The timing for me and Steven to meld as a rhythm section was perfect. Steven had tons of drive, and we kept at it hour upon hour, day after day - just mercilessly [...]. As Steven and I crafted our sound as a rhythm section, I got to know him a lot better as a person, too, and quickly realized I couldn't have asked for a better musical partner or a better friend. I also realized that, as with all the members of the band, what you saw with Steven was not necessarily what you got. Despite his metal-dude hair and the fact that he'd go off and see Leatherwolf shows, he liked nothing more than to listen to Frankie Valli and the Four Seasons.

One night when we were out together, Steven said to me, "You know, all I want in life is to make enough money one day so I can have a bag of good weed and a big ball of crack around - all the time".
[Duff's autobiography, "It's So Easy", 2011, p. 84-85]
Steven was a San Fernando Valley metal guy with a soft spot for the soaring harmonies of 1960s vocal music [Duff's autobiography, "It's So Easy", 2011, p. 96]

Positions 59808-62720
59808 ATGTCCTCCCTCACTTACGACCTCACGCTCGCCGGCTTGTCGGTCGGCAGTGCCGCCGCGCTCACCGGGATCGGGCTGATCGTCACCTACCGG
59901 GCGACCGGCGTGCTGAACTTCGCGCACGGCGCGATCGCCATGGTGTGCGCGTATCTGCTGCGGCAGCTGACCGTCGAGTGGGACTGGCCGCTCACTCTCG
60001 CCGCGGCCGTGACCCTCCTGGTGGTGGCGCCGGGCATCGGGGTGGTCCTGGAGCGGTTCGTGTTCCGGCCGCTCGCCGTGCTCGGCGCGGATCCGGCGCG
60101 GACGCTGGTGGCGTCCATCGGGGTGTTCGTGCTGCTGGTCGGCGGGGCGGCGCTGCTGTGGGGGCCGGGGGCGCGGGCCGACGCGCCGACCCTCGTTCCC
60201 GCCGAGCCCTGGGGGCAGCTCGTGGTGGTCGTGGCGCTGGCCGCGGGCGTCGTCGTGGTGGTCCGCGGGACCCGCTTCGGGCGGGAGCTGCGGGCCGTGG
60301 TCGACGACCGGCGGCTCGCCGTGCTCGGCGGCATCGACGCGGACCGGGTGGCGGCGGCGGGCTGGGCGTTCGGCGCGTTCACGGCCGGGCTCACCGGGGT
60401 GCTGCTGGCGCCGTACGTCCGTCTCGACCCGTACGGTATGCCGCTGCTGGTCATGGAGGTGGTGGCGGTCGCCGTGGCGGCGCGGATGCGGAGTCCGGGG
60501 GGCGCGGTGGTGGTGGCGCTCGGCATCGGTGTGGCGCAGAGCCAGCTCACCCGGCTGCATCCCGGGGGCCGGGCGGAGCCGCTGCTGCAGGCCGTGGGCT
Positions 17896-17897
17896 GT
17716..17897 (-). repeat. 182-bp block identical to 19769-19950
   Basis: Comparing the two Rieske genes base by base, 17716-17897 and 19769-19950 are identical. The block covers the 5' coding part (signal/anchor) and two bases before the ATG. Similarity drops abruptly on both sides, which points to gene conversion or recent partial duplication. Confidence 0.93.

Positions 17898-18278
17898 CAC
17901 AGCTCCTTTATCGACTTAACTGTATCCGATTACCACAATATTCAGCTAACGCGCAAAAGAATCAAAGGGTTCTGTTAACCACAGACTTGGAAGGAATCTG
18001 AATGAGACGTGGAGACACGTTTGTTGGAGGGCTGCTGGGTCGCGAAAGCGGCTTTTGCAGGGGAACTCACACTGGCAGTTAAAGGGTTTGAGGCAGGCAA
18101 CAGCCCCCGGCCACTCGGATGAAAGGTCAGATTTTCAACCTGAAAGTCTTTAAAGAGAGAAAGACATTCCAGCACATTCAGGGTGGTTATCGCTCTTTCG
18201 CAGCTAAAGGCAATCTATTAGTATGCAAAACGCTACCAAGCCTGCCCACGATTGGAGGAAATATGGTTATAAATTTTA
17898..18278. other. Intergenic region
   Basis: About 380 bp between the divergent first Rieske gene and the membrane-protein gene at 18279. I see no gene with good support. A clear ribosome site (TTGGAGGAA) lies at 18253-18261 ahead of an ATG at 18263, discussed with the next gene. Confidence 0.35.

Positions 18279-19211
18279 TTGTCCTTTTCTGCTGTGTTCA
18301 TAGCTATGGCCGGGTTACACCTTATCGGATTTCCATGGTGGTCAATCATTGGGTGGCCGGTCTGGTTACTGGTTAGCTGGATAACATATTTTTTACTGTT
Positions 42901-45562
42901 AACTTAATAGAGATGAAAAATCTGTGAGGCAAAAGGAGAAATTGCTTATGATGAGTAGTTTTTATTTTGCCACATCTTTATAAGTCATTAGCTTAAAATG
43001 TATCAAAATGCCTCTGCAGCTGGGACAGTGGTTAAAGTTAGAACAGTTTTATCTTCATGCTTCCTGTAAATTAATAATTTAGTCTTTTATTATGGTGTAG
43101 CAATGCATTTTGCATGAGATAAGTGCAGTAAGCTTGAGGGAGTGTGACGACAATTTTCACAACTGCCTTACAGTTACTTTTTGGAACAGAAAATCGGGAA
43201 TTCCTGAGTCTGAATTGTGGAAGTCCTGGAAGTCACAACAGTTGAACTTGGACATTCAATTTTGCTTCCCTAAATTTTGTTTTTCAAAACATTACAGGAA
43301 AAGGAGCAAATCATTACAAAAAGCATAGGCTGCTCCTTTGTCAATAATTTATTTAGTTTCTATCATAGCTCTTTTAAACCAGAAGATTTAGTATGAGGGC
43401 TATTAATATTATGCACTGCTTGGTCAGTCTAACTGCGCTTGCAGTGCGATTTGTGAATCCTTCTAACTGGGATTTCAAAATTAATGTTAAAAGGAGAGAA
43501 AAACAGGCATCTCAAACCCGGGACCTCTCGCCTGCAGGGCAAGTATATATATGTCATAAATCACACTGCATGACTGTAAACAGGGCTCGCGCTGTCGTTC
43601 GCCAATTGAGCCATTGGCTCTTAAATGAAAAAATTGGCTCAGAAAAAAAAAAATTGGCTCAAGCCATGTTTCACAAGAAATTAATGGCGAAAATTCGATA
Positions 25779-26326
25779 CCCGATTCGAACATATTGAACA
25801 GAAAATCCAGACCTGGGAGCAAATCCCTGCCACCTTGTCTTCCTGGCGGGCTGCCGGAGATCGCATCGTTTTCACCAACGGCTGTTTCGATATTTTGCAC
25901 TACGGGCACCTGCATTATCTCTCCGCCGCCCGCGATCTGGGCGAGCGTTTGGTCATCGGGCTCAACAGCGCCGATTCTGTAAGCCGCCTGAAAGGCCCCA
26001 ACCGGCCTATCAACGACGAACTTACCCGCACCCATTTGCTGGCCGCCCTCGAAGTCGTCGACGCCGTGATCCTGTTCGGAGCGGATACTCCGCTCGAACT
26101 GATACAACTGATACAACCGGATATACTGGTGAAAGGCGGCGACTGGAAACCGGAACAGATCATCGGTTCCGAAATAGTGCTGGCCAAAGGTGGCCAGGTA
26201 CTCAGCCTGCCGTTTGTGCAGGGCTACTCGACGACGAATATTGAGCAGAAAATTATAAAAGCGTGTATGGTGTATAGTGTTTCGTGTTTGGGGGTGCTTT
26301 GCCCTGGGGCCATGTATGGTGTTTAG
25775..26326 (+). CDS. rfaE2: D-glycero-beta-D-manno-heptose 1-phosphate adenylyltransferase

It was during this period of writing and rehearsing [for Appetite for Destruction] (...) that I started to notice something different about Steven. He would show up to rehearsal a little too elastic; he seemed like he was drunk but he wasn't drinking anything [Bozza, Anthony, & Slash (2007). Slash. Harper Entertainment: New York]
Talking about the rape charges against Axl and Slash that were dropped: It turned out that our drummer had fucked one of their mothers, so it was a complicated story [SPIN, May 1988]
Steven could get very emotional at the drop of a hat, and his way of showing it  was complete and utter defiance [Bozza, Anthony, & Slash (2007). Slash. Harper Entertainment: New York, pp 220]
One change I didn't see coming [after getting signed to Geffen]: heroin use in the band started to expand. [...] Though he'd dabbled a bit in the past, after we signed our deal and were all relatively flush with dough, Slash got himself strung out. And then so did Steven Adler. He was smoking crack, too. I think Stevie was willing to try anything that might dull the memories of his nightmarish childhood. Poor fucker [Duff's autobiography, "It's So Easy", 2011, p. 116]